An eclectic mix of writing, covering climbing equipment, technique, life & death (and all the stuff inbetween).
HiWhat you wear on your legs really makes a big difference to how you climb and how you feel while you’re climbing, by which I mean having a pair of strides that restrict and hinder full athletic movement are both a drag on your body and mind and potentially dangerous. More than any other type of climbing, on a winter route you do not want to fall off, and the thing that has the biggest effect on this is being able to climb well and unhindered. High stepping, bridging and even the odd drop knee make...read more⟶
Ten ideas on how to hone you alpine psyche
I was emailed by a climber this week asking if I had any ideas on improving your mental attitude for alpine climbing, which I guess means “how do you feel less worried about hurting yourself and push your limit”. So here’s a brief rundown of ideas on how to make you feel Silva Karo.1. Don’t have kidsI struggle with my alpine psyche just as much as the next climber, and having children and partners and parents who love you doesn’t help. This was brought home to me this year climbing Zodiac with Ian...read more⟶
Spent an interesting few days over in north wales this week, battling the rain and gales with a freelance writer working for Trail magazine called Ben Winston. We were doing a piece on linking together long scrambles with a bivy in the middle, sort of alpine-style climbing, but in the UK. One idea was to do a 1000 metres of scrambling, but the weather was terrible, plus a ten-hour drive (arriving at midnight) the day before wasn’t that conducive to being overly psyched.In the end, we set out to do a scramble with Ben and my dad...read more⟶
Proof of Life
I always seem to have a project or two on the backburner – either climbing related or related to work – and sometimes both. At the moment my climbing related dreams (and nightmares) revolve around a couple of climbs. The first is an attempt at getting a paraplegic friend - wounded in Iraq – up El Cap (yes I do seem to be cornering the market for paraplegic El Cap climbing). Phil Packer – like anyone who has to live day to day on a pair of wheels - is a remarkable guy, and not only has he just rowed the...read more⟶
Writing Books - what I wished I’d known
A few days ago I got an email from a guy writing a book and looking for advice and being a new author I thought I’d blog about the things I wished I’d know from the start.So here are a list of random thoughts - hopefully, they may help any authors out there.On writingWriting is not a talent - it’s a skill, and can be learnt by practice and reading the writing of others. Try and create your own style of writing. For me, I always strive to use as few words...read more⟶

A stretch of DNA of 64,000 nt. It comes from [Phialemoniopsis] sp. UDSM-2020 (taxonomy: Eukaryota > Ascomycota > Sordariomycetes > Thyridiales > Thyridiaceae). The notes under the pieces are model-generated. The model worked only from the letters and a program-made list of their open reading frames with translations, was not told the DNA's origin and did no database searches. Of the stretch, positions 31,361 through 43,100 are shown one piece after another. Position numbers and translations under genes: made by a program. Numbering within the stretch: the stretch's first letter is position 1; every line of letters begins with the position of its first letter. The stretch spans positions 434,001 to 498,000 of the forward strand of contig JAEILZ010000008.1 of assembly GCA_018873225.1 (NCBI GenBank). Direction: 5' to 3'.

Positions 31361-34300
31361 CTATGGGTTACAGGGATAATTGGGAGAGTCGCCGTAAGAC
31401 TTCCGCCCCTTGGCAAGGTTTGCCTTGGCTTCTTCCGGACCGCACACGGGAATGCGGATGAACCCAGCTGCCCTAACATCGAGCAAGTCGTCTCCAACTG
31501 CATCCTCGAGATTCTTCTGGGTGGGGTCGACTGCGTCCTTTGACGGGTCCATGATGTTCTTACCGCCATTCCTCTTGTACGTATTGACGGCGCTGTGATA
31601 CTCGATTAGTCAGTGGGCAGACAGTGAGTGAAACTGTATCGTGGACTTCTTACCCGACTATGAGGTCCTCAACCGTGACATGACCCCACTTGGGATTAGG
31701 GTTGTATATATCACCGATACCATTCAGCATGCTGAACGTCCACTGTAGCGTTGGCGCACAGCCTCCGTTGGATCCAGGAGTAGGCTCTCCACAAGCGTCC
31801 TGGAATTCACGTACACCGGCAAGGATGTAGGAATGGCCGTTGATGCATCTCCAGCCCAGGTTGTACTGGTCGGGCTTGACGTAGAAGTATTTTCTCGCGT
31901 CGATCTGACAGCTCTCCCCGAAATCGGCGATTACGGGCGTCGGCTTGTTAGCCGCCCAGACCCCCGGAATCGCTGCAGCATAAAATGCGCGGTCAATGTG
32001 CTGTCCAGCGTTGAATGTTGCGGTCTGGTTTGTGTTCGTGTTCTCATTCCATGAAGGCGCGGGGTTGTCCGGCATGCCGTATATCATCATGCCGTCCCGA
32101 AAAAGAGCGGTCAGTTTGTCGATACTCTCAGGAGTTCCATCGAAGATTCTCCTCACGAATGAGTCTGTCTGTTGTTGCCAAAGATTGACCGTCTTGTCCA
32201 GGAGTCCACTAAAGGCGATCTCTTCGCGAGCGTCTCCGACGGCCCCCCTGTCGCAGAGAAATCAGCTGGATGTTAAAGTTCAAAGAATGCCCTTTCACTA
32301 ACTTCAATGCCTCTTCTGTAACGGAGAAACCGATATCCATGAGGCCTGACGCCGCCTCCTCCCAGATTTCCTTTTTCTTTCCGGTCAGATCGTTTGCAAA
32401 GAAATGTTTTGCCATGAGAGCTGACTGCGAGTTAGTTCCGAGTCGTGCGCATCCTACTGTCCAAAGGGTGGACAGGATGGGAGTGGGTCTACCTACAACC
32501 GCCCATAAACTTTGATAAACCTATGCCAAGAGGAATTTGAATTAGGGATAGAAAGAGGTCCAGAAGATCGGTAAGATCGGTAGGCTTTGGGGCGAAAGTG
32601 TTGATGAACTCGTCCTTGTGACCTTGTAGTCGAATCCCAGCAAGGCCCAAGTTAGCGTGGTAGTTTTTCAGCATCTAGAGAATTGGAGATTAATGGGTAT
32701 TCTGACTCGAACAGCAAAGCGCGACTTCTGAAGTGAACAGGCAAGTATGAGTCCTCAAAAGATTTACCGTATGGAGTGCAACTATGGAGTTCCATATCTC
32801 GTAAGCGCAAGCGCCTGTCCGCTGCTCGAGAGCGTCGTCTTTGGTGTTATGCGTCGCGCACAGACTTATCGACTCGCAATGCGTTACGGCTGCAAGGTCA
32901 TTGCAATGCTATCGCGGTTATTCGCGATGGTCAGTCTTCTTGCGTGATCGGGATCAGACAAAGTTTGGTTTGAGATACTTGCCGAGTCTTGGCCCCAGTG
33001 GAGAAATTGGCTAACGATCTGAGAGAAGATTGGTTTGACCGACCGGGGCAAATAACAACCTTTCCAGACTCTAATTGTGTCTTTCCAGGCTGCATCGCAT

Lance Armstrong once said, “motivation is nothing without the legs” and this was proved to me on the Eiger this year, were too much work and not enough climbing saw me grind myself to nothing. So this year I’ve tried to give more time to training and less to work, and so far I’m kind of enjoying it. Karen’s also training a lot, hoping to get on the paralympic handbike team, and she emailed some words of wisdom on training that I thought really struck a chord with alpinism. I hope they work for...read more⟶
Maybe it’s living with someone who was paralyzed in a climbing accident, reading the emails sent to her by climbers who have also recently been injured, or maybe it’s listening to stories of near misses, close calls, and one or two stories of those that didn’t make it, but over the last few months I’ve been thinking about the consequences of climbing, and more importantly, on the influence people like me have on young climbers (the same applies to anyone climbing in the spotlight). It’s fine telling of our own epics and near misses,...read more⟶
Best Glove system?
There is a great deal of gear that’s crucial when it comes to alpine and winter climbing, in fact, due to its nature - you only carry what is absolutely essential - you could say that it’s all crucial. But when it comes down to technical climbing there isn’t anything that makes or breaks a route than hand-wear. There are reams of articles on this site dealing with this subject, written over many years, many climbing experiences, and influenced by new trends. Of these, one of the biggest jumps in performance was the introduction...read more⟶
The best Axe in the World?
Got an email the other day from Needle Sports (one of the best climbing shops in the UK) asking two questions about ice axes for their website. They were trying to tie down a definitive answer to the age-old question people ask when buying a new axe. I’m not sure I helped.a) What you consider the best all-around ice axe for a beginner for Scottish conditions is, one that’ll also cope with the odd trip abroad to steeper watery ice stuff?First off you need to get an axe with the following features for UK...read more⟶
I was looking for a machete this week for Patagonia as I’d heard there’s quite a bit of bushwacking, finding places to camp as you kayak down the coast. Then Ben Saunders emailed me this link to the signature Bear Grylls knife from Bayley Knifes. Now everyone from Ray Mears to Lofty Wiseman has these signature products these days, so I got in touch with Nalgene who agreed to put some hard R&D cash to come up with their first signature product - the AK WII system. This is what I said on...read more⟶